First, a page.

Outlander: First Thoughts at the Mid-Season Break
Over the past few weeks I have discovered a new guilty pleasure - and his name is Jamie Fraiser. No, I'm joking (kind of.) Men in kilts might be one reason to watch Outlander but it's got more going for it than that. Based on the first in a series of novels by Diana Gabaldon and broadcast on US network Starz (let us not go into how I came to watch it in the UK) Outlander is an historical/fantasy drama that tells the story of ex-military nurse Claire Randall, who - while on a second honeymoon in Scotland, post World War Two - manages to fall through time. Her destination? The Scottish Highlands, eighteenth century, where she is thrown into the path of handsome clansman, Jamie and the company he keeps. It might sound like the height of trashy, bodice-ripping, pseudo-history but in actual fact there is a lot to like in this ambitious, time-slip drama.
As I haven't read the books myself I thought that the mid-season break (if you can call six months a mid-season break) would be a good opportunity to get going on them. This is my 'before' post - maybe my opinions will change after I've read at least some of the books.
After kicking off with some obligatory scenes of nurse Claire showing tough love to some soldiers during the war, Outlander begins with our protagonist and her husband, Frank, on a 're-connecting' trip in the highlands. They have been separated for five years and are now learning how to be close again - as the annoying voice over told us repeatedly. Since everything I'd heard about Outlander implied it was all about the Claire/Jamie love story, I was surprised how much I liked Frank - a character I'd expected to be only the dull, dump-ee in waiting. Even eight episodes in, I'm still not sure who I prefer, although much of this must be down to the wonderful acting from Tobias Menzies (AKA Game of Thrones' Edmure Tully.) Menzies shows his versatility by playing the wildly different roles of decent, intellectual Frank and also his evil ancestor, 'Black Jack' Randall. Yes, in Back to the Future fashion, this series boasts a character in the past who is the doppleganger of his multiple-greats grandson - a sadistic English officer whom Frank has been researching and who just happens to run into Claire when she drops into the eighteenth century.
One of the positives of Outlander has to be the cast. Lots of familiar faces as well as some new ones, the acting is good and - as far as I've heard - the fans of the novel don't seem to have too many complaints. I don't know how you could be honestly disappointed in Sam Heughan's Jamie (what a beautiful man) and Claire as played by Caitriona Balfe is strong, intelligent and surprisingly un-annoying - although seriously they need to cut back on that narration. Scotland is the additional character of course, and the gorgeous Highland landscapes don't disappoint.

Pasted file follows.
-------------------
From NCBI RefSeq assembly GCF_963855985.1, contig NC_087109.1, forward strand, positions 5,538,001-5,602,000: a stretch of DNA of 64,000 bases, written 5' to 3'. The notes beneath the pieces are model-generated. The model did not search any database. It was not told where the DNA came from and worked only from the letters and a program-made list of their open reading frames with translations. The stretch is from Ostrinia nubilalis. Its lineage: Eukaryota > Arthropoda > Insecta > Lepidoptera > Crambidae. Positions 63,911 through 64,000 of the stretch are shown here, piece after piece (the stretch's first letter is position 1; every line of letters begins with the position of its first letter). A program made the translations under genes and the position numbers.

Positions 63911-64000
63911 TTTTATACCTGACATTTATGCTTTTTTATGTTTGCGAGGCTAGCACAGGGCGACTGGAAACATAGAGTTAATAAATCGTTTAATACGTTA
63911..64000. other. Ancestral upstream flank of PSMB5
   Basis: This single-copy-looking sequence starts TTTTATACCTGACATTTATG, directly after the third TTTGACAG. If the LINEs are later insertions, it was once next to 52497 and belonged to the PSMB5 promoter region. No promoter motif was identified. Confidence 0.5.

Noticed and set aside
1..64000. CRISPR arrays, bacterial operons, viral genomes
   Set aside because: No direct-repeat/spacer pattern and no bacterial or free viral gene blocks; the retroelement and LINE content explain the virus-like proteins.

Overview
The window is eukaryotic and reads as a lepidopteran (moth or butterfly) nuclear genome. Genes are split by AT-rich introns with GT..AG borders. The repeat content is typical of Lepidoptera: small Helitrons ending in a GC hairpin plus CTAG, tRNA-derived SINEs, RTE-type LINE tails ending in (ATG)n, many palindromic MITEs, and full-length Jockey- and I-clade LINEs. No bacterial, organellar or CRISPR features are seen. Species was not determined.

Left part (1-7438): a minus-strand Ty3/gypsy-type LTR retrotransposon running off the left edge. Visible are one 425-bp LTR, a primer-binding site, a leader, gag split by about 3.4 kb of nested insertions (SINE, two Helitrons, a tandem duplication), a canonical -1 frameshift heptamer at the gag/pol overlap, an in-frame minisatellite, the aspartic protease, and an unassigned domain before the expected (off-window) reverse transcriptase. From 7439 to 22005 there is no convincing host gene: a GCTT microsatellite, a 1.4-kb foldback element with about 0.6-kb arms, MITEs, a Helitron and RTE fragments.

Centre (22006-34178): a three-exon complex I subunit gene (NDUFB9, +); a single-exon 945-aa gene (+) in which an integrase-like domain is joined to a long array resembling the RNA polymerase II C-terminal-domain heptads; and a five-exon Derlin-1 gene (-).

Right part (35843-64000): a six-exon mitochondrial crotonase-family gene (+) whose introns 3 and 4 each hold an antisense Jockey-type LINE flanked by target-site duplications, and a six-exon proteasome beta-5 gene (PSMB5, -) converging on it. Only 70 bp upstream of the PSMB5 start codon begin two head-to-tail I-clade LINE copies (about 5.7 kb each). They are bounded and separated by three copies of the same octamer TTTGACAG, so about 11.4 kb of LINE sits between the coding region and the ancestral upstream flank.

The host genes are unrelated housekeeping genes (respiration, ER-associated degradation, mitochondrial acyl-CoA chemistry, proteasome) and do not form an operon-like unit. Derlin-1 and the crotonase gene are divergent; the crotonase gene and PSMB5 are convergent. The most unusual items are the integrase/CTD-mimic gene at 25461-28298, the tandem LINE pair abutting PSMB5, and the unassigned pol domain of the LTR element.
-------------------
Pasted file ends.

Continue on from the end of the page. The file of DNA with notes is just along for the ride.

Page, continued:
If character is Outlander's main strength, it's weakness has got to be the pace. My guess is it's perhaps following the book a little too closely? Episode one is great but after that it kind of plodded along until episode six or seven. It needs a bit more action and a bit less of rambling the castle/countryside if you ask me. Speaking of action, I would say that although Outlander's adult scenes are more naturalistic and less gratuitous than Game of Thrones (I'm including both sex and violence in this) there's quite a lot of them. As in, I wouldn't watch with your parents - especially not the wedding episode.
As far as I can see, Outlander is aimed at a mainly female audience, but not in a patronising way. It's a bit trashy, yes, but it doesn't assume that the audience is stupid. It's a proper drama with attention to historical detail, a strong female protagonist, well-rounded and non-typical love interests (both Jamie and Frank are much different from the two-dimensional romantic figures I expected) and it includes its share of sex and violence without being sleazy. Now that the pace has picked up, it's devastating to realise that we have to wait until April for the resolution of last week's cliffhanger. Just, why?
watch 'Outlander' series trailer
At the end of the day, Outlander is not particularly cultural or deep, but it's definitely something I would recommend. Although it may take a while to get into its stride, this is a lavish adaptation with a great cast and a fun premise - I'm intrigued to see how the story will develop and have already been looking up Bonnie Prince Charlie and the Jacobite rebellions (which form the historical background to much of the Outlander story). And I hope it comes to England soon, it'd be nice not to have to break laws for the sake of a TV show.